My Easter moment arrived on Good Friday.
Why do they call it “good” Friday?
My agnostic friends often ask, “What is good about it?”
Personally, I think the day could use a new name, like Freedom Friday.
This year I didn’t go to Good Friday service. I had a sleepover with my three grandbabies on Thursday for some early Easter joy. I spent Friday with them, then dropped them off and went to visit my mom.
I didn’t see the sadness coming, but sometimes, life flattens you in an instant, like a hit and run you never saw coming.
I was sailing along, buying groceries at the Giant Eagle to fill her fridge. My mom lives at Light of Hearts, a Catholic independent living facility. She has a small apartment that looks normal until you have to punch the secret code to leave her hall.
She gets three square meals there, but loves to have a stash of munchies in her kitchen. I bring her favorites, apples, grapes, diet Coke and potato chips.
She was down in the dining hall when I stopped at her room. The little bowl of salted nuts on the counter startled me. She had given up nuts for Lent and I kept forgetting and bringing her a new can every visit. Her cupboard was full of canned nuts. Somehow I kept forgetting, yet somehow my mother with Alzheimer’s never forgot. Until now.
I wrote in her calendar “Regina Was Here” and drew a big smiley face so she wouldn’t forget. But she will. She’ll forget I brought her the flowers. She’ll forget I stopped by on Friday.
At least she still remembers who I am.
I am her daughter.
I’ve morphed into her errand girl, bill payer, complaint taker, problem solver, personal shopper and ride to the dentist.
The truth is, I’ve never felt like anyone’s daughter. Not really. But that’s another story. Much longer. Probably a book.
When I opened her fridge and saw it was empty, my heart sank. She was out of milk and pop and grapes. I had been too busy to stop by earlier in the week. When I’m torn between the bookends of life, I choose the future, and visit the grandkids.
Mom had run out of bathroom tissue and was using the thin type they supply. I always bring her the extra soft kind.
I walked down to the common dining room and couldn’t find her. All the women seem to look the same: white hair, part of them present, part of them somewhere else. Then I heard her laugh. I pulled up a chair next to her. She grinned and hugged me, poked at her egg salad then said we should go to her room.
She likes routine. So we had the same conversation:
LeBron James: They were going to give him a parade in Cleveland, but he said, I’m from Akron and never lived in Cleveland, so they gave him a parade in Akron.
The Best Day of Her Life: I had an argument with my father and I finally let him have it. I told him off good. It was the best day of my life.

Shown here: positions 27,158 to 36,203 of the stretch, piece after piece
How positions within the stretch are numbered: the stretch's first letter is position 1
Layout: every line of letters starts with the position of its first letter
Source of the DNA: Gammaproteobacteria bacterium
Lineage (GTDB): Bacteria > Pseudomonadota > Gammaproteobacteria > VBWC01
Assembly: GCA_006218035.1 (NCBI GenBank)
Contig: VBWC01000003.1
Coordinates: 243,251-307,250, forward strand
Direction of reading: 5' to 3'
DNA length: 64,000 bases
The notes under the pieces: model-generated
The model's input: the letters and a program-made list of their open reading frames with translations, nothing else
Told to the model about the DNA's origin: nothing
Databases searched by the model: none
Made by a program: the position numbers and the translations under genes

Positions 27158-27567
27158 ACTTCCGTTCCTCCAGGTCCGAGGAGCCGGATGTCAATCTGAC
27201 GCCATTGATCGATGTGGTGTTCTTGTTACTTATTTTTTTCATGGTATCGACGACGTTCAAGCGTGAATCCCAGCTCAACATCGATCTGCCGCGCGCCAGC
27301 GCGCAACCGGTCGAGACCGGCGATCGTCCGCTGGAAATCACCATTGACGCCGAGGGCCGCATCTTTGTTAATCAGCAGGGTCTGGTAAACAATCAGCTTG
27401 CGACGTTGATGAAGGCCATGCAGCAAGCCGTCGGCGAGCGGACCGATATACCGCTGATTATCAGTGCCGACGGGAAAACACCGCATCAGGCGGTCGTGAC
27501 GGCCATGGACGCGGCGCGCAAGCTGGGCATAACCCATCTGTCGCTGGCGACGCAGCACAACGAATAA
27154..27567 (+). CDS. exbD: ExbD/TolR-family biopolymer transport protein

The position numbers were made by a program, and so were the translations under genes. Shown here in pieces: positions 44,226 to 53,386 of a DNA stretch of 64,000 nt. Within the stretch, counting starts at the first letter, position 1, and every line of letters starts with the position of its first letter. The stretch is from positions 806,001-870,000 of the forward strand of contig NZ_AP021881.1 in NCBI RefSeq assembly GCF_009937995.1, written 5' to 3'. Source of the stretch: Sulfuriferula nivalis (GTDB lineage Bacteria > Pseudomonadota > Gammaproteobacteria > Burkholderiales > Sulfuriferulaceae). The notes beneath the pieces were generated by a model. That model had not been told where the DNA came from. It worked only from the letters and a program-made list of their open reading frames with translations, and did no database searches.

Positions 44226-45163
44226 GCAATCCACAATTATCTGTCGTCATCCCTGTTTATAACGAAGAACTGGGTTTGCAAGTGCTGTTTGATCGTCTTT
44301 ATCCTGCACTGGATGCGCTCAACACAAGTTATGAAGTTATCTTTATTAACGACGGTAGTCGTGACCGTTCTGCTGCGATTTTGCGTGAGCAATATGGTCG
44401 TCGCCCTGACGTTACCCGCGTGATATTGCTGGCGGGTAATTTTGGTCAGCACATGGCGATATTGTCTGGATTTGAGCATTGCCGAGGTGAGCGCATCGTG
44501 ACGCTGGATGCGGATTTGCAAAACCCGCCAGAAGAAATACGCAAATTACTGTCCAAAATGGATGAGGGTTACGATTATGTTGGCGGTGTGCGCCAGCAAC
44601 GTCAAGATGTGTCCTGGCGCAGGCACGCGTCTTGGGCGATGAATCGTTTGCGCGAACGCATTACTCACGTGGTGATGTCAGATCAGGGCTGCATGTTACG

This place is full of old people: I’m the youngest one here. They’re all 90 or 100. Some of them don’t remember their own names.
I nod and always act surprised, like it’s the first time I’ve heard about LeBron or her dad or the old folks around her. She’s 84, the average age of the residents.
There’s no point in changing the subject. For a while, I could lift the needle on the record and move it to another conversation, but the groove is worn so deep, it just keeps skipping. It used to be only part of the record skipped. Now the whole record that is Mom skips.
When I left her with big hugs and wishes for a happy Easter, she walked me to the locked door. She used to sneak and learn the code. Not any more. She forgets to do it. She forgot what freedom felt like.
My heart sank seeing her grin and wave goodbye like a child. When we moved her out of the family home, my brother had a business card made for her with her new address that read: Mother of 11 waiting on heaven.
What is God waiting for? She often asks. I ask on days when I see another piece of her slip away.
I stopped by the chapel. It’s just a few feet from the locked door. The light was on. The little red light that says Jesus Is Home.
It’s means the Eucharist is present in the chapel. It was a real candle, not an electric glow that some churches plug in.
No one was in the chapel, but the light felt like an invitation so I walked up to the altar. A large crucifix rested on it from the Good Friday service. Catholic instinct took over. I bent down and kissed the feet of Jesus.
Then I sat in a chair, no, I pretty much crumbled into it and started to cry.
God take her home, I prayed. God take my mother Home.
She wants to go. And I want her to go before she forgets who we are, forgets who she is.
What a terrible prayer, yet the most honest one in me.
I looked around to make sure no one heard me. It was just me and the deep blue and red chunks of stained glass that make up an entire wall behind the altar. The darkness that holds those bricks of light seemed to understand.
Then suddenly I saw it.
Now, I’ve been in this chapel a dozen times and passed by it more times than I can count. And never had I ever seen it:
There, at the top of the stained glass was a huge stained glass dove. The Holy Spirit in disguise.
Not a small itty bitty bird.
A stained glass dove with the wingspan of an eagle.
It’s been there forever. How could I have never noticed?
My friend Kay says, “You know when you’ve been ‘doved.’”
It’s that moment God’s presence is so clear, it’s like God used a sledgehammer or a billboard to drive home the point, but God is more graceful than that and sends a dove.
I had been doved.
I still felt sad. But I wasn’t alone in my sadness.
Ernest Holmes wrote, “God is not separate from what He is doing. The Divine Life is in everyone and in everything. This is the secret that Jesus discovered…God is right where you are.”
Even if it isn’t where you want to be.